When your deed ends, your trustee will issue a very welcome letter of discharge, if you have complied with the deed’s conditions. This means that you will be discharged from any outstanding debts which were due when you first signed the deed (i.e. they will be written off). Hence creditors can no longer pursue you for unsecured money owed when the deed started (except for certain kinds of debt like court fines).

Conclusions

A Scottish protected trust deed clearly has a number of definite pluses that can save you from the worry and stress that so often goes with serious debt problems. However, signing a trust deed is a major decision and so it is absolutely vital to get sound professional advice when considering this debt management solution. So do take time to speak to a professional debt advisor and ensure you get the information you need.

Managing your Debt Problems with a Debt Management Plan

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Managing your Debt Problems with a Debt Management PlanGetting into debt is unfortunately very easy to do, but getting out of debt can be a much more difficult task. Being in debt is unpleasant and unmanageable debt can lead to stress, loss of sleep and a serious loss of enjoyment of life in general. Debt is a very personal thing to many people and it can be embarrassing to admit that you’ve got into debt you can’t get out of. There is no shame in this, however, and there’s a variety of resources available to help you if you need it. One of the best ways of managing debt is through a debt management plan. If you’re in debt that is causing problems and are in need of help, then read on to find out why you may want to consider a debt management plan.

Considering a Debt Management Plan

A debt management plan is designed to ease the burden of debt repayments by reducing the amount you have to pay and allowing you to pay it over a longer period of time. The system enables you to pay off your debts to your creditors by making regular payments to a third party debt management company, who then pay all your creditors on your behalf. It is much easier to manage debt by making one single monthly payment rather than paying many smaller, individual debts. This way each creditor gets paid each month as long as you stick to the plan.

Stick to the Plan

The debt management company will decide the amount that you must pay each month and this will be assessed after taking into account your financial situation. As part of the process the debt management company will contact your creditors on your behalf and negotiate a payment plan that you can afford but it’s up to each creditor as to whether they’ll agree to the plan. None of your creditors are obligated to agree to the proposed debt management plan. If agreement is reached then you will need to pay back this amount consistently and on a regular basis so make sure that it’s an amount you can afford. Missing payments on a debt management plan can lead to loss of faith by your creditors and might result in your debt being passed on to a collection agency, so pick an amount you can afford and be serious about repayments.

Be Aware of what you’re signing up to

Be aware that a debt management company does not offer their services for free. You may be charged a fee to setup the plan and will be charged a fee on each payment you make. Make sure you’re aware of these fees and only go with a debt management company that is authorised by the Financial Conduct Authority. Fortunately the FCA has a register of authorised companies so you can verify their credentials in advance.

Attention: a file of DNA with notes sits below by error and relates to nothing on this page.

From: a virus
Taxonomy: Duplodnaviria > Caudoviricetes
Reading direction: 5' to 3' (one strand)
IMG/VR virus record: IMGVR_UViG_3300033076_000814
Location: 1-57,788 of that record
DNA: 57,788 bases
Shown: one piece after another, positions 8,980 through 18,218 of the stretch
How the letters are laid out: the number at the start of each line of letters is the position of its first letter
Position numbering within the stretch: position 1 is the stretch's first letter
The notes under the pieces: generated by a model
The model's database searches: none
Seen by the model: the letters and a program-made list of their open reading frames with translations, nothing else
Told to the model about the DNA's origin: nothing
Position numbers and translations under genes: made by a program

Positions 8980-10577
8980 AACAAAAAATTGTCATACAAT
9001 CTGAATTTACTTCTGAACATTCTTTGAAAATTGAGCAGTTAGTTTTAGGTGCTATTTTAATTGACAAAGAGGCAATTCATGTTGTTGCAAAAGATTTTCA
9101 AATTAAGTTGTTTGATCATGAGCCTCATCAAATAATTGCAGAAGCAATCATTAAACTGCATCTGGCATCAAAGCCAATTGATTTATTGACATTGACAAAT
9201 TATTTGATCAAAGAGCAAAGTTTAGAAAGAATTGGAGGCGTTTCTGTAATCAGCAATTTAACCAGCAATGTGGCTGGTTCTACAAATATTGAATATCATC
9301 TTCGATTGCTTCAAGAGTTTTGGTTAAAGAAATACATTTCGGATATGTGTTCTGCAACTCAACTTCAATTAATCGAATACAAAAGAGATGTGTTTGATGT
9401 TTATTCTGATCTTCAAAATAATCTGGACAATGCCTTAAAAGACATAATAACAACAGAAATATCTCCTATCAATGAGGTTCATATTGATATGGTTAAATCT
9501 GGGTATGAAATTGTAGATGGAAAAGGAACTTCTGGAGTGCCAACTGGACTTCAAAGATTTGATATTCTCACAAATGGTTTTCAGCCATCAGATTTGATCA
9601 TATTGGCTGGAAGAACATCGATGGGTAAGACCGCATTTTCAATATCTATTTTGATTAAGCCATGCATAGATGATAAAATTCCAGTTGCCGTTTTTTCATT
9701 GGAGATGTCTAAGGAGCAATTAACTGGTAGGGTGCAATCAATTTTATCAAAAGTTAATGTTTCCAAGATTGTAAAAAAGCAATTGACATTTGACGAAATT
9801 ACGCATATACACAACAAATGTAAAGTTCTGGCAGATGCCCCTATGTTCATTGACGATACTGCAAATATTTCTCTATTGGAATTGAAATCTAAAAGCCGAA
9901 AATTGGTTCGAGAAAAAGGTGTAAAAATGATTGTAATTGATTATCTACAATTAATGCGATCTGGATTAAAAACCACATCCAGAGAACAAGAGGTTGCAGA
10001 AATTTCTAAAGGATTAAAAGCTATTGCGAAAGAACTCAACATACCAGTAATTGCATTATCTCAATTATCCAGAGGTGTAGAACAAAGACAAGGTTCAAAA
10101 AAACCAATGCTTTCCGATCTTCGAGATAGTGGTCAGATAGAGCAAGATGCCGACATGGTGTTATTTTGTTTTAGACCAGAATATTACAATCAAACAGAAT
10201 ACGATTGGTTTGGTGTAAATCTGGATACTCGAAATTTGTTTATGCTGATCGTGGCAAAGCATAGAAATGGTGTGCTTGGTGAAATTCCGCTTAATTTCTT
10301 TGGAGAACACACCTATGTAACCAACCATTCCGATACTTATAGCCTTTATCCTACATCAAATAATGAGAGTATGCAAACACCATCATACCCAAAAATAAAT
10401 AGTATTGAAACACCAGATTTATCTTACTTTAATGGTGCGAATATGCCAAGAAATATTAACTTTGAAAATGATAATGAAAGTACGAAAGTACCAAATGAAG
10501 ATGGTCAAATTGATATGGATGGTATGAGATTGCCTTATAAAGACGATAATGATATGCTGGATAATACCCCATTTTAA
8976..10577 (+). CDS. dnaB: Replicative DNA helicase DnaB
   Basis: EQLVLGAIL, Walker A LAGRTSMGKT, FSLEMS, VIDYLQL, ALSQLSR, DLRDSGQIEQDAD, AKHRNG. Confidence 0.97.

Take advice

Debt is extraordinarily common in this day and age and many people are living with unmanageable debt when they don’t have to. The pressures of debt are known to cause serious health and family problems and it can often seem like there’s no way out. The answer is to seek professional debt advice and whilst it may wound your pride to seek debt advice but it’s the right thing to do.

A professional debt advisor is used to sorting debt problems and will almost certainly be able to sort yours and a suitable debt management plan is just one of the options that will be assessed on your behalf. The important part to all of this is to find the best debt solution for your particular problem and one that suits your individual circumstances. So take the appropriate action and get on the road to sorting out your debt and put your life back on track.

How Student Debt Can Get Out of Control

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How Student Debt Can Get Out of ControlWhile it is an undeniable fact that possessing a university degree is an enviable asset to bring to the workplace, obtaining funds to achieve that degree and finance the period though university can prove daunting. Furthermore, there is always the underlying possibility that substantial amounts of student debt can be amassed during the entire process. As this can be a particularly difficult topic, it is a good idea to address some of the main issues that revolve around student funding and how it can easily become a problem if the debt is not properly managed and dealt with in an effective manner.

Funding Difficulties

One of the most obvious concerns for many students is obtaining the necessary finances in the first place to see them through their period at university. As university tuition fees have dramatically risen during recent years, students and their parents are now paying more than ever before for a good quality education. Thus, student loans may be the only realistic option available. As is it quite rare for a student to be able to fund his or her own university education, many students have no alternative other than to utilise credit in addition to the basic student loan which can include overdrafts, credit cards or personal loans. In most cases, this will involve a co-signer, as the student is unlikely to have the required credit score to qualify for credit in their own right. The credit process itself can also be complicated and the available credit at the time may not be the most appropriate for a student’s unique financial needs.